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Grand Jury - Grand Jury Screening

indictment prosecutor information prosecutions

Federal prosecutions. The Fifth Amendment provides that except in certain military cases, "no person shall be held to answer for a capital, or otherwise infamous crime, unless on a presentment or indictment of a Grand Jury." The reference to "otherwise infamous crimes," has been interpreted, in light of historical practice, as encompassing all felonies (offenses punishable by imprisonment for a term exceeding one year). Thus, the net effect of the Fifth Amendment provision is to establish grand jury screening as the constitutional right of any person charged in a federal court with a felony offense. Since the provision is designed to protect the interests of the defendant, it does not require grand jury review when the defendant knowingly and voluntarily waives the use of an indictment. In such cases, and in prosecutions for misdemeanors, the federal prosecutor ordinarily will proceed by information.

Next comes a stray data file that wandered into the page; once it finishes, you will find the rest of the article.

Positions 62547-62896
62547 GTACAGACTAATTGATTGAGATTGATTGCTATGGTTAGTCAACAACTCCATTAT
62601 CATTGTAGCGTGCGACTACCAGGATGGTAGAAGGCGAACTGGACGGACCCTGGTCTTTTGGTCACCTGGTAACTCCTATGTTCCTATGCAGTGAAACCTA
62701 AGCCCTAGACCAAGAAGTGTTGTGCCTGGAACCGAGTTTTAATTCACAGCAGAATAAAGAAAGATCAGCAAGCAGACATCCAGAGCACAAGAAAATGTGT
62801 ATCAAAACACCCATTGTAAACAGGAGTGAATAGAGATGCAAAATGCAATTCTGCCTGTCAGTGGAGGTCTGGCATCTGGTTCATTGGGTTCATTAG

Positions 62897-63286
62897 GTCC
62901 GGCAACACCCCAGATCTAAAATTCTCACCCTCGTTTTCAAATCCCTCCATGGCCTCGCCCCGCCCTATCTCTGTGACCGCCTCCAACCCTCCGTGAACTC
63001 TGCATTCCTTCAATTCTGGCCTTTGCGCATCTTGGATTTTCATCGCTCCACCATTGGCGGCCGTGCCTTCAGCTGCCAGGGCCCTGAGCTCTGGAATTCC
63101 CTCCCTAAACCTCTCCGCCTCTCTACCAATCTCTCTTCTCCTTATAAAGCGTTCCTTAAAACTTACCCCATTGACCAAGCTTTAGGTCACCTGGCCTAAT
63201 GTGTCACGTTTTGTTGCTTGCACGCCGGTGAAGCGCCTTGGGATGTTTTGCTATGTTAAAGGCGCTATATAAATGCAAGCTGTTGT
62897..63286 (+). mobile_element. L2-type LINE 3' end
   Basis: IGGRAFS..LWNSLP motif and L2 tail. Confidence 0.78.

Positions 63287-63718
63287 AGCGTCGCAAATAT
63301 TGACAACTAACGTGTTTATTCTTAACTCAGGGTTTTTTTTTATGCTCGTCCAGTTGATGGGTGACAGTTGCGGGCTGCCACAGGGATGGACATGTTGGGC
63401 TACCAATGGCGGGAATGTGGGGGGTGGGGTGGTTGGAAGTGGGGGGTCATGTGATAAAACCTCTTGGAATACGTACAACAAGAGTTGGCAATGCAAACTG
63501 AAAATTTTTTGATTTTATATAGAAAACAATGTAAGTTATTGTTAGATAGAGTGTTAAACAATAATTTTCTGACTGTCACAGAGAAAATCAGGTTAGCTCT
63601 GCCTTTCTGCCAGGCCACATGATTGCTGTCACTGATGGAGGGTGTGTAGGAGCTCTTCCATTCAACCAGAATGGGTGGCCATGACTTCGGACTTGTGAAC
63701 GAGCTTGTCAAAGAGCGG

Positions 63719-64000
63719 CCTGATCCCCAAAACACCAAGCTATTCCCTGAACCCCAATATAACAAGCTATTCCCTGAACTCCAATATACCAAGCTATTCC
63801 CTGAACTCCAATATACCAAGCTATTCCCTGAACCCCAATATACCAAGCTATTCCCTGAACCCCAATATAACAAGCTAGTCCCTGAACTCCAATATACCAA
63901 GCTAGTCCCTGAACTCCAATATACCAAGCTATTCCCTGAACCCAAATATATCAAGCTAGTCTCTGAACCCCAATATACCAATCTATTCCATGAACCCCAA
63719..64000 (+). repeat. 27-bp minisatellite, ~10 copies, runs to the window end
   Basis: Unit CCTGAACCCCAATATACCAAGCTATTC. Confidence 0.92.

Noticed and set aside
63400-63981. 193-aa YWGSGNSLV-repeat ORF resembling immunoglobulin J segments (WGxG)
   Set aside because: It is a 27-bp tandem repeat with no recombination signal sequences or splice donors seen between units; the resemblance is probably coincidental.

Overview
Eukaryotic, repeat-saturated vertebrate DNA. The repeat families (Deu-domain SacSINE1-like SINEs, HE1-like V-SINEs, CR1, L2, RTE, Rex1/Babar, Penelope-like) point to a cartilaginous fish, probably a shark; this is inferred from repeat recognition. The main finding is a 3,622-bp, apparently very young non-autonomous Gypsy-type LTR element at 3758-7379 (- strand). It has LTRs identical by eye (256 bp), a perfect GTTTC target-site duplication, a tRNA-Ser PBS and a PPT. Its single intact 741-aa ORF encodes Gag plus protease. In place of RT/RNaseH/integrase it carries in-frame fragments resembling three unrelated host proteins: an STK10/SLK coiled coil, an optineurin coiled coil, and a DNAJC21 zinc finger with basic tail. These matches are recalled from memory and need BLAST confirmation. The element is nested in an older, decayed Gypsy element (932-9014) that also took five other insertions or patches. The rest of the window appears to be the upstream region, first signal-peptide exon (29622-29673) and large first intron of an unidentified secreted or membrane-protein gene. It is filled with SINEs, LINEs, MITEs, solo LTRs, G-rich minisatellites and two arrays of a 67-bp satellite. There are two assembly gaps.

State prosecutions. Only eighteen states continue to make a grand jury indictment mandatory for all felony prosecutions (absent a voluntary waiver). Most do not allow waiver for capital offenses, so such prosecutions always are brought by indictment. Four additional states require prosecution by indictment for capital offenses or both capital and life-imprisonment offenses, but not for other felonies.

The remaining twenty-eight states permit prosecution by information for all felonies. These states grant the prosecutor the option of proceeding by indictment, but in several states that option is entirely theoretical, as grand juries do not exist. In most of the states permitting the information option, convening a grand jury is a realistic option, but one that is rarely used. Prosecutors proceed by indictment rather than information only where they have a special reason for doing so (e.g., the case was originally brought to the grand jury because the prosecutor had need for its investigative authority, the prosecutor desires to avoid the preliminary hearing that would be required if the prosecutor proceeded by information, or the case is politically sensitive and the prosecutor seeks to share responsibility for the charging decision with the grand jury). However, an occasional prosecutor in a state permitting prosecution by information may have a general preference for proceeding through the grand jury and bring most felony charges by indictment.

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